Languedoc winemakers push for irrigation rights
Winemakers in Corbières, one of the biggest appellations in the Languedoc, are gearing up for a “big conference” in which they will lobby the AOP for approval to irrigate its vines, learns db.
When Nathalie Estribeau, winemaker at Château Haut Gléon in Corbières says that “all our wines are completely dry”, she alludes not only to their flavour profile but to the near total absence of water from the property’s soils.
Irrigation is prohibited in Corbières, despite temperatures climbing to 30° Celsius in the month of July, forcing Haut Gléon’s 100-year-old Grenache vines to stretch their expansive roots eight metres or more into the clay and limestone soils to search for water.
“We continue to talk to the appellation about getting approval to irrigate but it takes a long time,” Estribeau tells the drinks business.
“We receive very little rainfall here and when it does rain the wind dries it almost instantly. If we don’t have enough water underground then the grapes won’t be good and it will become harder to make balanced wines. If the weather continues like this then we might struggle.”
Having worked for Château Haut Gléon for the past six vintages Estribeau has seen the creeping changes to Corbières’ climate. The sea is 20km away and the tramontane, a strong local wind, dries the vines at record speed. While harvest here used to begin in September, last year wineries began picking grapes in August.
“The 2023 vintage looks promising but it all depends on whether we have enough water. We urgently need the sea breeze to refresh our vineyards,” Estribeau says.
It is why the estate’s team, along with other Corbières winemakers, plan to raise the issue of irrigation once again at a forthcoming “big conference” scheduled for later this year to address water issues in the area.
According to Estribeau, around 100,000 litres of water per day are released into the air from natural water sources which helps to “freshen up the atmosphere” at Château Haut Gléon but none of this precious H20 goes directly to the vines.
Thankfully around 80% of the vines on Haut Gléon’s property are north-facing, which keeps them cool. It also explains why the estate grows a bigger proportion of white varieties —including Vermentino (Rolle), Marsanne, Grenache Gris and Alboriño — compared with neighbouring wineries in Corbières.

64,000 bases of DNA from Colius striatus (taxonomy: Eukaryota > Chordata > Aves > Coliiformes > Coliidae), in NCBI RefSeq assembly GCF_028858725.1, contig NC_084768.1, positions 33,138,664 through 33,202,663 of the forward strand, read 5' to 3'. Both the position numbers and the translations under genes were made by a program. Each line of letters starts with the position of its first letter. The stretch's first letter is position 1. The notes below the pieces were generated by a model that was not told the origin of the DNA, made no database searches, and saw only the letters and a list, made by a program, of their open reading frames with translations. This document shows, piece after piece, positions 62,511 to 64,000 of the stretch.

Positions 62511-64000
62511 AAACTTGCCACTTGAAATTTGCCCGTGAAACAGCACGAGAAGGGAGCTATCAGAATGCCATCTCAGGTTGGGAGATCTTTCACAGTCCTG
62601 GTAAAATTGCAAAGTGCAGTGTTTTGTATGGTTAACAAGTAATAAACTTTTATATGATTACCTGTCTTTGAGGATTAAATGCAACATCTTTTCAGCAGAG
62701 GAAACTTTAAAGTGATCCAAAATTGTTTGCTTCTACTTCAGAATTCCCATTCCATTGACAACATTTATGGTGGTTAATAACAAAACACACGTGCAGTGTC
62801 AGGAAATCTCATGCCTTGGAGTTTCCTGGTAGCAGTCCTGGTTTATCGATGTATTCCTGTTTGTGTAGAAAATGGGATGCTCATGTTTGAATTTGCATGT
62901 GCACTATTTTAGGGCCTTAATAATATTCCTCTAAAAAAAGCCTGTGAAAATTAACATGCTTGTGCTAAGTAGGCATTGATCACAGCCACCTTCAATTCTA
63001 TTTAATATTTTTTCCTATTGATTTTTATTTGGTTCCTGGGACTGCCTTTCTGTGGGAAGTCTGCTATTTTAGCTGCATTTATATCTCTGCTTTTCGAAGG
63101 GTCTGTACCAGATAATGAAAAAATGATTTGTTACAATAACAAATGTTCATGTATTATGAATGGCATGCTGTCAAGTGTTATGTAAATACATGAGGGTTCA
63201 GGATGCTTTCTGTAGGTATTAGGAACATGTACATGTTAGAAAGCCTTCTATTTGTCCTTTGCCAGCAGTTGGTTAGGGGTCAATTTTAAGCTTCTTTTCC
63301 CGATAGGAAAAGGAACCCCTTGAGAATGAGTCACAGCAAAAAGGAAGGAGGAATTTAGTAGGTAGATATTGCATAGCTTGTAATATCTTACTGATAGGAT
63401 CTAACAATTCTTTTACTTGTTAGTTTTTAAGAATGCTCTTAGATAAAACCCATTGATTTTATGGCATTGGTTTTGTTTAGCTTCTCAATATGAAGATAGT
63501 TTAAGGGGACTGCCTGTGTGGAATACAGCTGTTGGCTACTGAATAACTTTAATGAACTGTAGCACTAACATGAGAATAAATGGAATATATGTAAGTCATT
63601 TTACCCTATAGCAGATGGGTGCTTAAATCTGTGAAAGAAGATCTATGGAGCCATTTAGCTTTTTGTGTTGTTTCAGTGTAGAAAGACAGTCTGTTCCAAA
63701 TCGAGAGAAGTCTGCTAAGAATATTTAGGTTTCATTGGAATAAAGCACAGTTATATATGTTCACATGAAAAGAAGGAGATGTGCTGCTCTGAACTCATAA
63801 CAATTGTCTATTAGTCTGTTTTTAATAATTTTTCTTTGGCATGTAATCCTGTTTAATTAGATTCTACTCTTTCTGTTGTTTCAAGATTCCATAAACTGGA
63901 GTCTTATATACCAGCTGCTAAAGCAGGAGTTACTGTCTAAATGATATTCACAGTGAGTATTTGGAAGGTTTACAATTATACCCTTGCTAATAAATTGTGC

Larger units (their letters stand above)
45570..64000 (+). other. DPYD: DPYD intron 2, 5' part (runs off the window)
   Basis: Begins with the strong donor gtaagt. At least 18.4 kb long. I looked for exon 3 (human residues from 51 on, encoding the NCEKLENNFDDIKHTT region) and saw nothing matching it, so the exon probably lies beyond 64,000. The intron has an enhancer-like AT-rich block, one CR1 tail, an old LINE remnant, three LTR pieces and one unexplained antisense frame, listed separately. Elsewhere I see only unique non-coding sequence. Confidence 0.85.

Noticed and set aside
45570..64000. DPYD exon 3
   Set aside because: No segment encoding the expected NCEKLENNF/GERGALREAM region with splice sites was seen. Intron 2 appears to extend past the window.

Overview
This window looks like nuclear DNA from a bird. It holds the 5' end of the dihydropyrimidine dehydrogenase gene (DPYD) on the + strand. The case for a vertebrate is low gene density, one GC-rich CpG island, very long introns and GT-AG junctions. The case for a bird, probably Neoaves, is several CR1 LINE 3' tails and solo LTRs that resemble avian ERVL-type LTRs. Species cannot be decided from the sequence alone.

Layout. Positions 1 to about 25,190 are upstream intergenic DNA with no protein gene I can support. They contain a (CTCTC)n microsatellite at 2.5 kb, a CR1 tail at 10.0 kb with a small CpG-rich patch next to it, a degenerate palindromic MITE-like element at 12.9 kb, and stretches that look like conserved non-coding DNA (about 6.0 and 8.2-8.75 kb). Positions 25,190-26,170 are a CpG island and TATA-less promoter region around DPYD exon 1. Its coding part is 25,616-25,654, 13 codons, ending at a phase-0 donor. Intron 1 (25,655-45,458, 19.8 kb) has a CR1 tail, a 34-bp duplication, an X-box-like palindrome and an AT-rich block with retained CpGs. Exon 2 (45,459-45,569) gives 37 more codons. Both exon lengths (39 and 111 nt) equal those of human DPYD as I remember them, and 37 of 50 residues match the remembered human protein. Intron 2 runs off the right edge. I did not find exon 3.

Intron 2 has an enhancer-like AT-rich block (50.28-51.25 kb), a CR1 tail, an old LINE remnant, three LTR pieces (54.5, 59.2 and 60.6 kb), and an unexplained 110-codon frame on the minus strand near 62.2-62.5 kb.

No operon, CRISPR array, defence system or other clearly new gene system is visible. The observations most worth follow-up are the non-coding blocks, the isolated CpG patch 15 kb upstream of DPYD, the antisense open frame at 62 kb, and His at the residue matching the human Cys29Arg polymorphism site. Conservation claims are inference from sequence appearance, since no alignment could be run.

“Our cool location allows us to keep the freshness in our white wines,” says Estribeau.
Not only would permitting the use of irrigation allow winemakers to continue crafting balanced, elegant wines, but it would also enable them to increase their volumes.
As the most premium wine estate in the portfolio of Vignobles Foncalieu, the largely on-trade focused Château Haut Gléon has an extremely low crop, enough to make “just 30 hectolitres of wine per hectare,” says Estribeau.
She says that while many of her compatriots suffered with frost during the last few years, “for our whites at least, 2021, the year we had the frost, was an amazing vintage!”
Perhaps unsurprisingly so, as the water bestowed on the vines by the melting frost no doubt helped nourish the fruit.
Last year, a surprise decision was taken to grant Bordeaux appellations Pessac-Léognan, Pomerol and Saint-Emilion permission to irrigate their vines, given the “exceptional ecological conditions” they faced, with low rainfall and repeated heatwaves threatening crops. The ruling was made despite irrigation normally being forbidden in the region.
Will Languedoc producers be granted a similar reprieve as temperatures continue to rise? Or will they have to grit their teeth and pray for rain, much to the dismay of beachgoers in the region’s Espiguette and Argelès-sur-Mer?
Ironically, it’s those very wines we seek out to refresh our parched palates on a hot summer’s day — blush-coloured rosé and crisp, mineral whites from southern France — that are often themselves most in need of liquid refreshment.